$ adb shell cmd jobscheduler run -f <your.application.id> 999
  • For devices with sdk <21, simulate a "Headless JS" event with (insert <your.application.id>)
$ adb shell am broadcast -a <your.application.id>.event.BACKGROUND_FETCH

Download Details:
Author: transistorsoft
Source Code: https://github.com/transistorsoft/react-native-background-fetch
License: MIT license

#react  #reactnative  #mobileapp  #javascript 

Fannie  Zemlak

Fannie Zemlak

1599854400

What's new in the go 1.15

Go announced Go 1.15 version on 11 Aug 2020. Highlighted updates and features include Substantial improvements to the Go linker, Improved allocation for small objects at high core counts, X.509 CommonName deprecation, GOPROXY supports skipping proxies that return errors, New embedded tzdata package, Several Core Library improvements and more.

As Go promise for maintaining backward compatibility. After upgrading to the latest Go 1.15 version, almost all existing Golang applications or programs continue to compile and run as older Golang version.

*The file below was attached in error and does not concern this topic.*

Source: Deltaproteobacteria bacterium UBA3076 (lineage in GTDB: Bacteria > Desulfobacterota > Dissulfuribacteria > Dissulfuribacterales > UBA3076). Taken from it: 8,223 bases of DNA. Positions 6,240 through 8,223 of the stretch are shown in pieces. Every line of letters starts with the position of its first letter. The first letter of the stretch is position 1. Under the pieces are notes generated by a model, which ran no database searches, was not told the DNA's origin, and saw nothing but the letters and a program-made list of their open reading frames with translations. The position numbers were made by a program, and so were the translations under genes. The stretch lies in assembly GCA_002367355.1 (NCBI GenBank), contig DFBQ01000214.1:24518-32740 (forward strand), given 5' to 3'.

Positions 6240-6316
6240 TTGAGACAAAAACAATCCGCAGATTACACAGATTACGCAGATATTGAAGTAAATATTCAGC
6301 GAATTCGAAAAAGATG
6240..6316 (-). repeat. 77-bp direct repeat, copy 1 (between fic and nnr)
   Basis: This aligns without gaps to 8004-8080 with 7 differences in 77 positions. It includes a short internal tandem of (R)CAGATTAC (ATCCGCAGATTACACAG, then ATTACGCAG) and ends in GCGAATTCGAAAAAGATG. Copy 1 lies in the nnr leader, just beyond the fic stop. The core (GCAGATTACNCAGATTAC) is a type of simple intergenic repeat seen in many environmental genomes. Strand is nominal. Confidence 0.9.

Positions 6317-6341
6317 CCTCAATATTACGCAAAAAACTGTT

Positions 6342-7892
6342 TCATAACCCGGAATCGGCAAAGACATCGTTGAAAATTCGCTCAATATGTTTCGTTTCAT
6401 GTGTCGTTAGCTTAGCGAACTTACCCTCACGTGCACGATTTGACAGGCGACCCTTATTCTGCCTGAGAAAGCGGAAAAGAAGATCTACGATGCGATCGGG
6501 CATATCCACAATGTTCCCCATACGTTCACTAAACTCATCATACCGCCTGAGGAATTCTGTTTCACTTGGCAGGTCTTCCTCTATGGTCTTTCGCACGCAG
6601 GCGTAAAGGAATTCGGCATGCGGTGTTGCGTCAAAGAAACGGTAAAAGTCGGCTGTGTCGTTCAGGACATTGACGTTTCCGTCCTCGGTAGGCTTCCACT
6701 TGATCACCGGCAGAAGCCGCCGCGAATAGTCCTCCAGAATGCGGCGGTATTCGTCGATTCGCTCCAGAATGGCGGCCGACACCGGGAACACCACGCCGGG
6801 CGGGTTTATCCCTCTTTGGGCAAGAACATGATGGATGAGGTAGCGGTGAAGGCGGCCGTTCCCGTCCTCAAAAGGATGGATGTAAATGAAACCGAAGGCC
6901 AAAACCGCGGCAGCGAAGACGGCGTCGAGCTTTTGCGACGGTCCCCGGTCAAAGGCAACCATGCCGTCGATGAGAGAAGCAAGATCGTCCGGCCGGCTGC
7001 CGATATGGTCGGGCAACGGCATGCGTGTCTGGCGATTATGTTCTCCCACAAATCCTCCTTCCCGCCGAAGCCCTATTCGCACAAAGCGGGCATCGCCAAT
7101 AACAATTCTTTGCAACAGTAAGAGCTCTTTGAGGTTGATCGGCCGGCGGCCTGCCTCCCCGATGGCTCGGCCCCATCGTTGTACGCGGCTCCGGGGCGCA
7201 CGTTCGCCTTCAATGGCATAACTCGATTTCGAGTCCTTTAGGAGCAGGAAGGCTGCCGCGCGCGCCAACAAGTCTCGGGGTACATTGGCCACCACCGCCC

#go #golang #go 1.15 #go features #go improvement #go package #go new features

Log: Simple, Configurable and Scalable Structured Logging for Go

log

Log is a simple, highly configurable, Structured Logging library

Why another logging library?

There's allot of great stuff out there, but also thought a log library could be made more configurable using per handler log levels.

Features

  •  Logger is simple, only logic to create the log entry and send it off to the handlers and they take it from there.
  •  Ability to specify which log levels get sent to each handler
  •  Built-in console, syslog, http, HipChat, json and email handlers
  •  Handlers are simple to write + easy to register + easy to remove
  •  Default logger for quick prototyping and cli applications. It is automatically removed when you register one of your own.
  •  Logger is a singleton ( one of the few instances a singleton is desired ) so the root package registers which handlers are used and any libraries just follow suit.